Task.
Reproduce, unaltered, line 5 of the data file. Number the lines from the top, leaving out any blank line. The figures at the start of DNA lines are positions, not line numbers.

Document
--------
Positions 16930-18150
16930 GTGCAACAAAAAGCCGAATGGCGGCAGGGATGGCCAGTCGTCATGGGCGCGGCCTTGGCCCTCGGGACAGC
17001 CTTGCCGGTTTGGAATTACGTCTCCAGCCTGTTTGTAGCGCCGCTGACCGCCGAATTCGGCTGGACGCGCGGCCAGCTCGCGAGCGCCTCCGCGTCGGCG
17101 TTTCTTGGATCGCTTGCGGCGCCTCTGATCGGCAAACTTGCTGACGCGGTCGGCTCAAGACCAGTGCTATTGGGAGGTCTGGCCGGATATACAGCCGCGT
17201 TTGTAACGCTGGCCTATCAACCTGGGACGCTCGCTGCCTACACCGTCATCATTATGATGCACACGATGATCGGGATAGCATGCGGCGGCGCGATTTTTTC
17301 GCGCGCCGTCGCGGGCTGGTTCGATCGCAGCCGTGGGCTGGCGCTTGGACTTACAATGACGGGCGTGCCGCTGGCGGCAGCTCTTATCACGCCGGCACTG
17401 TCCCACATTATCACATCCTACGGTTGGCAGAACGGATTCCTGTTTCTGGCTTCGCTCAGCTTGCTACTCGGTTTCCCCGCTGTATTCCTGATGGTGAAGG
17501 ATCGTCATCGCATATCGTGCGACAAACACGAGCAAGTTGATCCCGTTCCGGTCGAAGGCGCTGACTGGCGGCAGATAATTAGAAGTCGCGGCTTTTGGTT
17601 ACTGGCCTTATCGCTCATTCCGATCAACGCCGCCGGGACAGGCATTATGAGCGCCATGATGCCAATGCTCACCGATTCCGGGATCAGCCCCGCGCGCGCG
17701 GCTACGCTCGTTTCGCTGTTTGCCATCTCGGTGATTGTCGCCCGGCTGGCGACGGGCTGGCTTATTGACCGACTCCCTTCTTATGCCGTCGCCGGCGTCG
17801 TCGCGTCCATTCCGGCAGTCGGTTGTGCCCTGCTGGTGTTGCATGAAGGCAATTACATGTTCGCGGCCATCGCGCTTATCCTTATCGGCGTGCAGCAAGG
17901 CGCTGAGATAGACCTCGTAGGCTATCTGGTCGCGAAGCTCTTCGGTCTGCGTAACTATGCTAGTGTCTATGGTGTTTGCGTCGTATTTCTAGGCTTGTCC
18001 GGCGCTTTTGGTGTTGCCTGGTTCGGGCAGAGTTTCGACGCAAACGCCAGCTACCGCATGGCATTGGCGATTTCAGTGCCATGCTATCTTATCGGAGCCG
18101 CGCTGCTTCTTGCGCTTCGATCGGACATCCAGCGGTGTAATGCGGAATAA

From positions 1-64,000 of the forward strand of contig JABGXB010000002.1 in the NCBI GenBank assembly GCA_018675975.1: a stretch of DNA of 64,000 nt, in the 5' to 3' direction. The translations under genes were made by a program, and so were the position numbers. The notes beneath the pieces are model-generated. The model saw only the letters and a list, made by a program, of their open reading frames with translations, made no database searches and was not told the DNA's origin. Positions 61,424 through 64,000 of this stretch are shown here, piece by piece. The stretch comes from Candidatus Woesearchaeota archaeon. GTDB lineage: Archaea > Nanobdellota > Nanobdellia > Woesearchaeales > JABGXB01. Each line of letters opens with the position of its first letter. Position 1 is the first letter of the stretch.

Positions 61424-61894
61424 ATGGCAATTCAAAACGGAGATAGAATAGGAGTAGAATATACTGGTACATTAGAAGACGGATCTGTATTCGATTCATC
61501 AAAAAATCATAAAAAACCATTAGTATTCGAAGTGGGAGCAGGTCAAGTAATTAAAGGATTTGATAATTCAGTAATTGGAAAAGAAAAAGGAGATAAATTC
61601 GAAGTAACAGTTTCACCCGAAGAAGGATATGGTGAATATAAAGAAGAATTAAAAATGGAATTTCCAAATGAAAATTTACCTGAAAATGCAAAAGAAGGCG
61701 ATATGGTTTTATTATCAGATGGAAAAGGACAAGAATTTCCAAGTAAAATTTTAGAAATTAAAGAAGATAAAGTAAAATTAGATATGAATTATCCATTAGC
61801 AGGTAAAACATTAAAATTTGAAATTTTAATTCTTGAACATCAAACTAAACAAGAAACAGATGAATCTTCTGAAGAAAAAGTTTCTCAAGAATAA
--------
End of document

17201 TTGTAACGCTGGCCTATCAACCTGGGACGCTCGCTGCCTACACCGTCATCATTATGATGCACACGATGATCGGGATAGCATGCGGCGGCGCGATTTTTTC